In this lab, you will extend your work from the previous lab into the JSP architecture. In particular, you'll provide an interface which has two text fields in which the user enters the actor's first and last names, a radio button with which the user selects a store, and a submit button. When the user clicks submit, the two text fields are cleared, the radio button is left unchanged, and a table appears showing a list of titles of movies on the selected store's shelves which contain the selected actor. In addition to allowing the user to query your database, you can also provide you the ability to easily see more information about the movies, courtesy of The Internet Movie Database.
When I grade your labs, I will not just check that you have a correctly working application; I will also be looking to see that your application is well designed and documented. For this, I recommend that you follow the design process for the gened example I described in class. You also need to provide adequate documentation for the project, including in particular javadocs for your package.
If you wish, you may work in groups of two on the lab. (One group of three will be allowed, since there are an odd number of students in the class; however, if one, three, of five students want to work alone, then only groups of two will be allowed.) You should write the application from scratch, testing as you go. You should never be writing more than 10 or 20 lines of code before testing the code. Be sure you have a strategy for testing any code you write before you write it. If you need help with this, please ask.
As I said in class, you will need to put the
mysql.jar in the appropriate
directory. Assuming that you set up the
properly, issue the following command:
cp ~karl/public/270/mysql.jar ~/tomcat/common/libHaving done that, you should then look at that directory
As I said above, part of your grade will depend on how you organize of your project. I highly recommend that you borrow the structure that I used for the gened project I described in class. You can get that project directory by issuing the following command from the directory where you want the directory copied:
cp -r ~karl/public/270/jsp/gened .After doing this, look through these directories/files, make the application (described more completely below), test it out, and look at the documentation it creates. Before doing
make, you will need to have created the following directories:
~/webapps/gened ~/www-docs/gened ~/www-docs/gened/docs ~/www-docs/gened/docs/javadocsHaving done this, you should then set up a similar structure for application you will be writing. If you copied over and played with the files as described above, you will understand what I mean. I will refer to this directory as your JSP work directory.
As discussed in class, there is a GNUmakefile in the
gened/ directory. You carefully should look at this
file, since you will be using/modifying it in your project. To
install the application, go to the
gened/ directory and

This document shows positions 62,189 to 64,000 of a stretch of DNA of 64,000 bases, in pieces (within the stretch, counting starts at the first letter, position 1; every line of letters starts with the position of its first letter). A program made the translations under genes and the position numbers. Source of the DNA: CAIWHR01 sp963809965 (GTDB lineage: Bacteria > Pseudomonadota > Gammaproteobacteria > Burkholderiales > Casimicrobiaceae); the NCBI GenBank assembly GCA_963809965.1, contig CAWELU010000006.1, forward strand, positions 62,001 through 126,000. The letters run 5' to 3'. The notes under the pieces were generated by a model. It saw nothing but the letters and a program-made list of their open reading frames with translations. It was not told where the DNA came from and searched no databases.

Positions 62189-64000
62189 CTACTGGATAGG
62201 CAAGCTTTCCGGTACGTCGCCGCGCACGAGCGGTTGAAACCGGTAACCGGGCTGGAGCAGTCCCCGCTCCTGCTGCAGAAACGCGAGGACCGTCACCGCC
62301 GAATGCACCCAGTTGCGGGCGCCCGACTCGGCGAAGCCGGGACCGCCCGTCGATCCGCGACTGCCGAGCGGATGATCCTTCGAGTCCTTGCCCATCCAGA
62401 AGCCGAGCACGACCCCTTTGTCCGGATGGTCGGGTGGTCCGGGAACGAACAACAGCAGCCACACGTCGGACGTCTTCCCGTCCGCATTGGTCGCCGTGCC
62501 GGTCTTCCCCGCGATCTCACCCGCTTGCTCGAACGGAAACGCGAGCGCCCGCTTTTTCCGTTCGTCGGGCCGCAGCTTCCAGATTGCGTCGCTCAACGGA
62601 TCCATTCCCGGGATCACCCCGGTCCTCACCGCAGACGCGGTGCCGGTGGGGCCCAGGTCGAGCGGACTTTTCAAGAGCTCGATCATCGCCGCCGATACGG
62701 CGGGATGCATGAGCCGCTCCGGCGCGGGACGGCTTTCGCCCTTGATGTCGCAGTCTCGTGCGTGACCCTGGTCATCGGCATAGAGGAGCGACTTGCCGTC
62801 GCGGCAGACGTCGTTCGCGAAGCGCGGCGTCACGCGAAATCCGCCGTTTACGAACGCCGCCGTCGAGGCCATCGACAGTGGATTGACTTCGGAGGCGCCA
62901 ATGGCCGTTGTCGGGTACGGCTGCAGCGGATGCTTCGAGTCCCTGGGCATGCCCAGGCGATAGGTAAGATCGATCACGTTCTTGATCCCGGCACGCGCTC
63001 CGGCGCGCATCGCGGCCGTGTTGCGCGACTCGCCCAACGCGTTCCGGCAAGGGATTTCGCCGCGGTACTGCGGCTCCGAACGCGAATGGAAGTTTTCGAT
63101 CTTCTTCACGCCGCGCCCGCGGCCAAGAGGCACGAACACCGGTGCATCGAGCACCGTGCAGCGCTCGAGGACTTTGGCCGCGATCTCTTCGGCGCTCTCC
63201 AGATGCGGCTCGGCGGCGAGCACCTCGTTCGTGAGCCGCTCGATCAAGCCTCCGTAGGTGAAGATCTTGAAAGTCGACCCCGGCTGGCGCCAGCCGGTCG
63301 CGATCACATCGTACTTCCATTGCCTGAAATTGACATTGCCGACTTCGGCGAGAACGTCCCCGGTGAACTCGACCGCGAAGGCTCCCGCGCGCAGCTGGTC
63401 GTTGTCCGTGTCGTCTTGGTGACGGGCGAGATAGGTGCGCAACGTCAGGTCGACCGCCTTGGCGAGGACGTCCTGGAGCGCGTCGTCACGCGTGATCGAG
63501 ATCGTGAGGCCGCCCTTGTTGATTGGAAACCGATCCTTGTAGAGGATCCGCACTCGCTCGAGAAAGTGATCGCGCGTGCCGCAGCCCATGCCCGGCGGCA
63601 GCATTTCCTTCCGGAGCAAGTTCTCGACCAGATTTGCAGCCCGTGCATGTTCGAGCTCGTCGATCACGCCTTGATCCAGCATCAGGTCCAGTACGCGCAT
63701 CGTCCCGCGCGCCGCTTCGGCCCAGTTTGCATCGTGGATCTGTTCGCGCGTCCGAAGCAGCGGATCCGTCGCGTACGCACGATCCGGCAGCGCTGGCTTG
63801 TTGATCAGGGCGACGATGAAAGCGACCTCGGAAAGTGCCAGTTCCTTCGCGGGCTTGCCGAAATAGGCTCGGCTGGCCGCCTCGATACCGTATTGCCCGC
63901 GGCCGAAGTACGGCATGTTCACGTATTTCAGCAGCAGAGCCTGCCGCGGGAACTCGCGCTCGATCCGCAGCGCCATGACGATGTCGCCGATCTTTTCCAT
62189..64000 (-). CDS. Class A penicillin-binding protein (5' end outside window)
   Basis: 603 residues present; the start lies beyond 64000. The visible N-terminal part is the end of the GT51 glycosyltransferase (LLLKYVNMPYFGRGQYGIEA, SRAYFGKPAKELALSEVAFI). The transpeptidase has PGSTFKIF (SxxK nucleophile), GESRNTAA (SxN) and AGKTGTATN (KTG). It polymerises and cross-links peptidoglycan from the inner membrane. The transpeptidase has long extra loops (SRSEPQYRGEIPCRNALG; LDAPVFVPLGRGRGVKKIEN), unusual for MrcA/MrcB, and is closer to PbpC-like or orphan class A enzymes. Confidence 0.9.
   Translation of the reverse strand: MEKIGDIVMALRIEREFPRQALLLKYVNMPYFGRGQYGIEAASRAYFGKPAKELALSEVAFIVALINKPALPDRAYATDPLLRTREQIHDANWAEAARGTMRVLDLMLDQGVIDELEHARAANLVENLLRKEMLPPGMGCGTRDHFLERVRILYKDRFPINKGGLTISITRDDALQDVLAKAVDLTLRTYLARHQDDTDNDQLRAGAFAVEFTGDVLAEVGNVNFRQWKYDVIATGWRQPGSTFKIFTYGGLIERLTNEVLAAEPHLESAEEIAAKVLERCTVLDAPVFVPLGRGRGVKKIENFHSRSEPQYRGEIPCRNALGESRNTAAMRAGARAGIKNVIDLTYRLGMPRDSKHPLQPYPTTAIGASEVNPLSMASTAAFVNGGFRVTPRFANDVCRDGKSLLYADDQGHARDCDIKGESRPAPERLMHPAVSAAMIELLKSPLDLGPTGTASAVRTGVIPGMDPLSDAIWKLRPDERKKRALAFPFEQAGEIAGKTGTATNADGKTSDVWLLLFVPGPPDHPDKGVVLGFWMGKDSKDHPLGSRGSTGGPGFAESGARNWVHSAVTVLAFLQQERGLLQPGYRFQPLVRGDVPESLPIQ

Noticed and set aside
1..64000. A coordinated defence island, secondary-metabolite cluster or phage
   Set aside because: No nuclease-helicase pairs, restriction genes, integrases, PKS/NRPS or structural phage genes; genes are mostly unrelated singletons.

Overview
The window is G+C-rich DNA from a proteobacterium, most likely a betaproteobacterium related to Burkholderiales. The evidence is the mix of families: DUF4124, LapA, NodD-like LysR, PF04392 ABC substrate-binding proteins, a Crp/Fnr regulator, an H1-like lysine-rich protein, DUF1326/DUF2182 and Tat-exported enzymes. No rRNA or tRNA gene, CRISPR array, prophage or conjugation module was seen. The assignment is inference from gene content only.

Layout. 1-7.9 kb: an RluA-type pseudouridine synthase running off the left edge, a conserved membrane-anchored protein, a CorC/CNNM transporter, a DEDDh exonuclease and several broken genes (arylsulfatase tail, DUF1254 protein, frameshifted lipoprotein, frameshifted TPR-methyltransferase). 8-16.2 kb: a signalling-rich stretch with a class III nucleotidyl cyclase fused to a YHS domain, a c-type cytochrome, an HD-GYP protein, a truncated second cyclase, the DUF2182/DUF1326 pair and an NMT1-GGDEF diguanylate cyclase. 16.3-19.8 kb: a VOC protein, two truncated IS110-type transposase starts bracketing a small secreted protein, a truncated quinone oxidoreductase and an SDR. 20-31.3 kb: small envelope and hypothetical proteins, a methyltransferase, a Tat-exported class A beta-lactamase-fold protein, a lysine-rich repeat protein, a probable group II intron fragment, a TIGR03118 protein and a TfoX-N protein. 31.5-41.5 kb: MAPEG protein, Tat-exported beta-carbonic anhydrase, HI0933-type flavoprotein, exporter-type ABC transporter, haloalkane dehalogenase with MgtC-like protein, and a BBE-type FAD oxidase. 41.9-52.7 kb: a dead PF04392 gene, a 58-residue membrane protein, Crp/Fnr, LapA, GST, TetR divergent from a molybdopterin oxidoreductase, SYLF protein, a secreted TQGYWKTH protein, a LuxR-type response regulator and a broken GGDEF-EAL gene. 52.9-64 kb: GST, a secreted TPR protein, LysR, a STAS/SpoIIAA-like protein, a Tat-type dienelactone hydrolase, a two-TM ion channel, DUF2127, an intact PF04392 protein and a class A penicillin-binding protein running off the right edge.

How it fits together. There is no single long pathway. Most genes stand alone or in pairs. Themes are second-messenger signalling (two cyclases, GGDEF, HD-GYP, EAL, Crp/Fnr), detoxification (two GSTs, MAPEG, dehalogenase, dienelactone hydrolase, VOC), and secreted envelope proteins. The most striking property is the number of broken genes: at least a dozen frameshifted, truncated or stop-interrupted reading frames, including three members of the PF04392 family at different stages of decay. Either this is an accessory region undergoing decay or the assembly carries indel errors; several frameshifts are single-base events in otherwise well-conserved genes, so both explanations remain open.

issue the following command:
makeTo remove all backup files in the current directory, type:
make cleanTo generate the documentation, type:
.java files will be compiled into
.class files in a subdirectory of the root directory
~/webapps/WEB-INF/classes, where the path name is determined by
the package name you use. Your
therefore include this root directory if you want to test your Java classes
in isolation. If you use a
csh shell, you can put the
following in your
setenv KARL ~karl setenv CLASSPATH $HOME/webapps/WEB-INF/classes:$KARL/public/270/mysql.jar:.If you use
bash, put the following in your
export CLASSPATH=~/webapps/WEB-INF/classes:~karl/public/270/mysql.jar:.You'll need to either open a new shell or type
genedapplication you have copied over. Here is a brief description of the directories/files you should include:
GNUmakefile: The makefile which installs your application.
README: This includes brief documentation on your application. This is the first file I will look at and should paint a broad overview of your submission. In particular, it should contain a clear statement about what you have successfully tested and any bug reports. I should be able to replicate your tests.
docsdirectory: This should include a file
index.htmlas well as other html files that describe your application. Be creative. As one link, I would include a copy of the README file.
mockupdirectory: Include here the html mockups (prototypes) you write, which should be the basis for the jsp files you program.
JSPfile(s) containing your interface. You can probably get away with one jsp file, called, say,
gened, so you could, for example, call it
movies. This directory should include the following java files:
*Bean.javafiles: Java Bean(s) which holds the name of an actor and the store selected. You'll need at least three setters, which set the first name, last name, and store, three getters.
If you choose separate Beans to store the actor and the store, provide
toString() method which returns the full name of the
actor or the store name. If you combine them into one bean, while you
may want to make getters which return strings, you may also want a
toString() method to use for debugging.
Storeclass might be appropriate. You decide what you need.
QueryHandler.java: A Java class file which composes the SQL query and returns a list of movies. Your SQL query should be performed using a
PreparedStatement, since your interface will have text fields. The
PreparedStatementshould only be made once by the QueryHandler object rather than once for each query the object handles.
sqldirectory: include here the table definitions, the data files, and SQL queries you used.
jspfile, and what methods belong in auxiliary classes?
Lab4, now type:
submit program prints
out to confirm it seems to have submitted properly.